Police issue wheelchair-bound Parkinson’s sufferer citation after shooting service dog outside child’s birthday party

Mikael Thalen
February 11, 2014

Recently unveiled police dashcam video documents the moment an Idaho police officer shot and killed a family’s service dog.

Warning: Video contains graphic images and profanity

According to the Filer Police Department, Officer Tarek Hassani responded to the home of Rick Clubb Saturday after receiving a report of dogs running at-large.

After parking outside the home, Hassani can be seen exiting the vehicle as two dogs excitedly approach. Although the dogs appear to be wagging their tails, the officer can be heard yelling at both before attempting to kick one dog in the face.

Instead of remaining in the vehicle and contacting the family or animal control, Hassani proceeds to push forward with his firearm raised as the dogs continue to bark. As the officer enters the driveway, a shot is suddenly fired at “Hooche,” the family’s 7-year-old black Labrador.

Hassani can be heard radioing police headquarters as Hooche cries in pain, limping off screen moments before his death.

“If you get a shots fired call, I just shot the dog,” Hassani says.

Incredibly, Hassani immediately knocks on the family’s door and begins swearing at Clubb, a wheelchair-bound Parkinson’s sufferer.

I just shot your dog because it tried to bite me!” Hassani yells. “I come here for a f*cking call and it tried to bite me!”

As Clubb denies the allegations, Hassani becomes increasingly aggravated, demanding Clubb hand over his identification or be sent to jail.

“I don’t know your dog. Your dog might be the most friendly dog in the whole world, but it also might be the dog that rips the bottom of my leg out and I’m in the ER all night,” Hassani says, mentioning a former ER visit.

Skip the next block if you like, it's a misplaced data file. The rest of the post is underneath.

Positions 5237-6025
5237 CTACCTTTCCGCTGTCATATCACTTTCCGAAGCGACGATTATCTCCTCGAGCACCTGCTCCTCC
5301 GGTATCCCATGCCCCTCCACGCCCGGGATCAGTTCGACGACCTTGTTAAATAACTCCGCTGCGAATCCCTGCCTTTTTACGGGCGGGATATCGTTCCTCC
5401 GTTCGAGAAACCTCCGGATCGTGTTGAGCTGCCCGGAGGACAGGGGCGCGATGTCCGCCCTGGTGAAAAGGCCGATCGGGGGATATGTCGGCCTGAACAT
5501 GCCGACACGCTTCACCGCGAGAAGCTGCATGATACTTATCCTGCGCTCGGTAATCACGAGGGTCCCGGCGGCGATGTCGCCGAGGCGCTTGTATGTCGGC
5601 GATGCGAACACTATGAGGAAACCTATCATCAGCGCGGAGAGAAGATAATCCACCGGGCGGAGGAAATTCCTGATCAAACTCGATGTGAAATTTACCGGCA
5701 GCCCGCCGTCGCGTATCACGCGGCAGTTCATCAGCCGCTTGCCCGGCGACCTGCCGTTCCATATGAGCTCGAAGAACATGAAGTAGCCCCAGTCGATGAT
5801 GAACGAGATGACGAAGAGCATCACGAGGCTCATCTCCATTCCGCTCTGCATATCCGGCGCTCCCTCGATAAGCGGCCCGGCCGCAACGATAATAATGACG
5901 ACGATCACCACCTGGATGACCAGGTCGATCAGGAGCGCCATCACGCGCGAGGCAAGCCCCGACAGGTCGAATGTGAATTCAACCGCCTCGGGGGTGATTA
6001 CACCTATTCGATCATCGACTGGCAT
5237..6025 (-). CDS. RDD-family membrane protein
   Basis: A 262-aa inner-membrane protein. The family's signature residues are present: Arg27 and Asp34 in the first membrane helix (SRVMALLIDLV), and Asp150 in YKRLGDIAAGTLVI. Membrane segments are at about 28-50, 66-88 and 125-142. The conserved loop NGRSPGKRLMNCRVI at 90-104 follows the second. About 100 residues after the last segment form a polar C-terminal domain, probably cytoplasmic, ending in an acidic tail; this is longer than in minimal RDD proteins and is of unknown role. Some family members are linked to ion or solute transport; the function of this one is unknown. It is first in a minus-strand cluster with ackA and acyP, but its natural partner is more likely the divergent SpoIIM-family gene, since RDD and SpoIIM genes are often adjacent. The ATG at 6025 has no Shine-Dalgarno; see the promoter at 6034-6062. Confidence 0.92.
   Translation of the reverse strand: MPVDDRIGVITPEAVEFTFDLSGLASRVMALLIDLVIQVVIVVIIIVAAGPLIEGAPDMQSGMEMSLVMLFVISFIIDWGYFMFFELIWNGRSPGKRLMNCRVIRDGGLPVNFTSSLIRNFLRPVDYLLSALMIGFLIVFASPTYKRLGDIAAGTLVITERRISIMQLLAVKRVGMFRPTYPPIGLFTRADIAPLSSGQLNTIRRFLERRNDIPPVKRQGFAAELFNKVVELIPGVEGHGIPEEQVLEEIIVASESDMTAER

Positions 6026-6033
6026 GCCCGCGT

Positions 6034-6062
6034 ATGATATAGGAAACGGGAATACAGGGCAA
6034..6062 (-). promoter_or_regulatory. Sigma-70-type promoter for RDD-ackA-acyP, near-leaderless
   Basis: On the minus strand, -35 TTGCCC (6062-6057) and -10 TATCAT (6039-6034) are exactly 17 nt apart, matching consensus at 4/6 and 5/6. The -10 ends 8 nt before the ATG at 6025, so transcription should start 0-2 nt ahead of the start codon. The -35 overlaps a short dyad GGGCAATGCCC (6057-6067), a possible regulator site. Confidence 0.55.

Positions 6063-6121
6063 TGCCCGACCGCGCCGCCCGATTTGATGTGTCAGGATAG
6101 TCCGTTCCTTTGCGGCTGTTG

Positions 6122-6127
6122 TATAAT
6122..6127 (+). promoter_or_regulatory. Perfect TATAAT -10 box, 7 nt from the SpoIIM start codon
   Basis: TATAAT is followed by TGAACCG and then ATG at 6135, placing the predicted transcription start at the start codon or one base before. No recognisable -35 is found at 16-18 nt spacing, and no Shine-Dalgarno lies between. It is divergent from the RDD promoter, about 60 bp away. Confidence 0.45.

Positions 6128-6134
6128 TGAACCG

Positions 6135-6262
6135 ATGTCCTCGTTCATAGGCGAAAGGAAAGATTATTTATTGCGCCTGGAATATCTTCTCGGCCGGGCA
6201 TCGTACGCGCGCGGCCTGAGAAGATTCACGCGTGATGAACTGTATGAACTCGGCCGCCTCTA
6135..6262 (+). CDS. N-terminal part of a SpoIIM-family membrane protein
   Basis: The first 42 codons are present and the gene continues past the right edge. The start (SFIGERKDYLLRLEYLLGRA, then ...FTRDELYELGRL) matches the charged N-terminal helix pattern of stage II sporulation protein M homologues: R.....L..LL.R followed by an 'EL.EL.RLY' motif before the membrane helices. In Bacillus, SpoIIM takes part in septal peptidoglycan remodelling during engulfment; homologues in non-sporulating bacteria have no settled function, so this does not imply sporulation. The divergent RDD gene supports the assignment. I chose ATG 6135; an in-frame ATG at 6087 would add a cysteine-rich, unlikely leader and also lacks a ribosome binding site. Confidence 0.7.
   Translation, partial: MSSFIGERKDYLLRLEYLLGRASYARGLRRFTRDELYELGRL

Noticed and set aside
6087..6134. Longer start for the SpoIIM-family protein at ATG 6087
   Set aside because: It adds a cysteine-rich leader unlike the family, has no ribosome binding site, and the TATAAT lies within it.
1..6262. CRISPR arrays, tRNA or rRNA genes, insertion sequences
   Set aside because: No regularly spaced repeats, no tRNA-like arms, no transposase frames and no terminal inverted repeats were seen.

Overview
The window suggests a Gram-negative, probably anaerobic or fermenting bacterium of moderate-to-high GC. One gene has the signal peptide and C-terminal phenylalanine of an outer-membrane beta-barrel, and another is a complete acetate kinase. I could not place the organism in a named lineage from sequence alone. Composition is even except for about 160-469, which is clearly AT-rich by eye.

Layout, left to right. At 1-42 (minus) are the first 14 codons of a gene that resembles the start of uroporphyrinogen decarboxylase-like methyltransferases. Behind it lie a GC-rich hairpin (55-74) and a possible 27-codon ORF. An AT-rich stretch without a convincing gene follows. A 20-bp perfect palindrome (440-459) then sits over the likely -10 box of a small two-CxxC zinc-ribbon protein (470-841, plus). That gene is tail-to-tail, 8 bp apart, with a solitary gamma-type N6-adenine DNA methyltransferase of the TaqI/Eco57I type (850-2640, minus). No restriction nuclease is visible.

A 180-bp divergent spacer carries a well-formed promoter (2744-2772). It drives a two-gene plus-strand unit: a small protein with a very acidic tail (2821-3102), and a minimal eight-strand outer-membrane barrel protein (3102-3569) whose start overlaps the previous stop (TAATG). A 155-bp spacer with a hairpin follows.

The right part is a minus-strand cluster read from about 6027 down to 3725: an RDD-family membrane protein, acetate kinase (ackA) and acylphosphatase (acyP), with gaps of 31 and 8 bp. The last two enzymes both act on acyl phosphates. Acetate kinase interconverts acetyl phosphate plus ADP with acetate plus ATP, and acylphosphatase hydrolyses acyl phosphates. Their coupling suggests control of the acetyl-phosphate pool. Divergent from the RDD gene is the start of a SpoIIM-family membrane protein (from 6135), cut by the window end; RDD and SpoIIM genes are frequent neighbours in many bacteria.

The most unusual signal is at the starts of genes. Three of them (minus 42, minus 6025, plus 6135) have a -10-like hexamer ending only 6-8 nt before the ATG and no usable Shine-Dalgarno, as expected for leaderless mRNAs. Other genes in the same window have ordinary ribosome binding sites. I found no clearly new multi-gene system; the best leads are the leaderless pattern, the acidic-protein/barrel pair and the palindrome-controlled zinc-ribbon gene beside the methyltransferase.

Although appearing to genuinely apologize, the officer goes on to issue Clubb a ticket for letting his dogs run outside anyway, a violation of the city’s leash law according to Hassani.

“He didn’t have to pull out his .45 and shoot my dog,” Clubb told the Twin Falls Times. “It was right outside my son’s bedroom. What if it had ricocheted through the window?”

Filer Police Chief Tim Reeves supported the officer’s actions, saying Hassani had no choice but to put the dog down. According to the video, Clubb plans to fight the ticket in court.

While officers across the country are often faced by dangerous canine, a clear trend of unnecessary dog deaths at the hand of police have some departments issuing new training.

In 2012, police in Austin, Texas shot and killed a man’s dog in his front yard as the pair played Frisbee on a Saturday afternoon. It was later learned that police responded to the wrong home, opting to shoot first and ask questions later.

Last July, while visiting a family home to inform residents that their son had recently been murdered, police in Henrico County, Virgina shot and killed a family’s dog after it reportedly ran towards them.

Last September, a Georgia woman gave officers permission to enter her property to investigate what she believed to be a stolen vehicle. Despite telling officers ahead of time that her puppy was friendly and would not hurt them, an officer proceeded to shoot the dog in the head. Incredibly, “Ammo” the puppy survived the encounter.

This post originally appeared at Story Leak

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